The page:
His offense finally came through, exploding for 14 runs on 17 hits against the first-half division champions. But Wilk, true to his sentiment, still pitched his game, tossing seven shutout innings, striking out nine and allowing just four hits.
"That's the nature of the game," said Coleman. "Your approach is to keep your team in the game. If they score the runs and it's enough for you to win, so be it. If they don't, you still have to pitch well enough to give them a chance to win it. And that's the approach you need to take."
In his most recent start, his offense helped him out yet again as the Flying Tigers walloped the Clearwater Threshers 12-2.
Wilk threw another gem, allowing just one run on five hits in six innings, lowering his ERA to 3.02, currently sixth in the FSL. His six wins and 1.11 WHIP are also among the league leaders, and in his league-high 104.1 innings pitched, he has allowed just 12 walks, a stat he takes particular pride in.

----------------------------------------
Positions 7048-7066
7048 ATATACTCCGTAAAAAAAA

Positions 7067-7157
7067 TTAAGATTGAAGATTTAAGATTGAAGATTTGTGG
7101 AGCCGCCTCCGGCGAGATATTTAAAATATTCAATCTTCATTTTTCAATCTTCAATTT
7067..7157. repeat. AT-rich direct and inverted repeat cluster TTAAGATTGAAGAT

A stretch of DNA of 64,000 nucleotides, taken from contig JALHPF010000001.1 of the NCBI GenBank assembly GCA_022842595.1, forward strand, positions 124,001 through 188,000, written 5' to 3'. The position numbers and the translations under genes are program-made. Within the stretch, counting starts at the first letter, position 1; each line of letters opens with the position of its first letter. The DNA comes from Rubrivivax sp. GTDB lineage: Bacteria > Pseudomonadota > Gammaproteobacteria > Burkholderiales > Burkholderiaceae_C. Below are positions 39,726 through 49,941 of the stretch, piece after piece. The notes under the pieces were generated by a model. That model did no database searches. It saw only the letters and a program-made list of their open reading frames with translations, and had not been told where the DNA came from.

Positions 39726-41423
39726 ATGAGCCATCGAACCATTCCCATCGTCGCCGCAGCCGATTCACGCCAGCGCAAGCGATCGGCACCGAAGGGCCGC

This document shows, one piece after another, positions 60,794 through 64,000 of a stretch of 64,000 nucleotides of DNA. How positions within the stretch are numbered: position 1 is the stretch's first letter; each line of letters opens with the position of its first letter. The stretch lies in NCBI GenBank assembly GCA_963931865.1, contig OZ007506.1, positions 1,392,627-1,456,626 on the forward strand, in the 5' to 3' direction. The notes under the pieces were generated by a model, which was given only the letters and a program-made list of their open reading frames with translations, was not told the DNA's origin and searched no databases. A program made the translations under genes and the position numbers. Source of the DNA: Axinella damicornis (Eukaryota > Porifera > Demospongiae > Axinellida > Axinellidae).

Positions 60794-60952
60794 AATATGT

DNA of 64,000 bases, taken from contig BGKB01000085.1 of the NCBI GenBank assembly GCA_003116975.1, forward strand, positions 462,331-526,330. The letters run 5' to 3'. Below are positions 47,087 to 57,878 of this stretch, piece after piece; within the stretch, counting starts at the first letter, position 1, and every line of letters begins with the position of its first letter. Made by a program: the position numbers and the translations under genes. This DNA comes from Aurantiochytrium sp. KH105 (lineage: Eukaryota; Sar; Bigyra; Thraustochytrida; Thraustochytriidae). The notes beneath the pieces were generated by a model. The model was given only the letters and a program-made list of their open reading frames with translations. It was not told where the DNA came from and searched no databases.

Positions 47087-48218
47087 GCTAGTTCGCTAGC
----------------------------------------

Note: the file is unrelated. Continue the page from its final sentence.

"There was a start where I had three walks, and I wasn't too happy about that," said Wilk. "But I've been able to go in and out, control the fastball and throw my secondary pitches for strikes, so that helps. And it doesn't allow me to get to three balls very often because guys are putting the ball in play."
Since that three-walk performance, Wilk has issued just three free passes in his last seven starts. He has allowed just over one walk per nine innings on the year.
"My stuff as a pitcher doesn't play like power stuff," said Wilk, "so I have to be able to control it. I can't give up free bases. If you give up a double and a triple here and there, it's okay if you're not giving those free bases away in between. It keeps those runs off the board."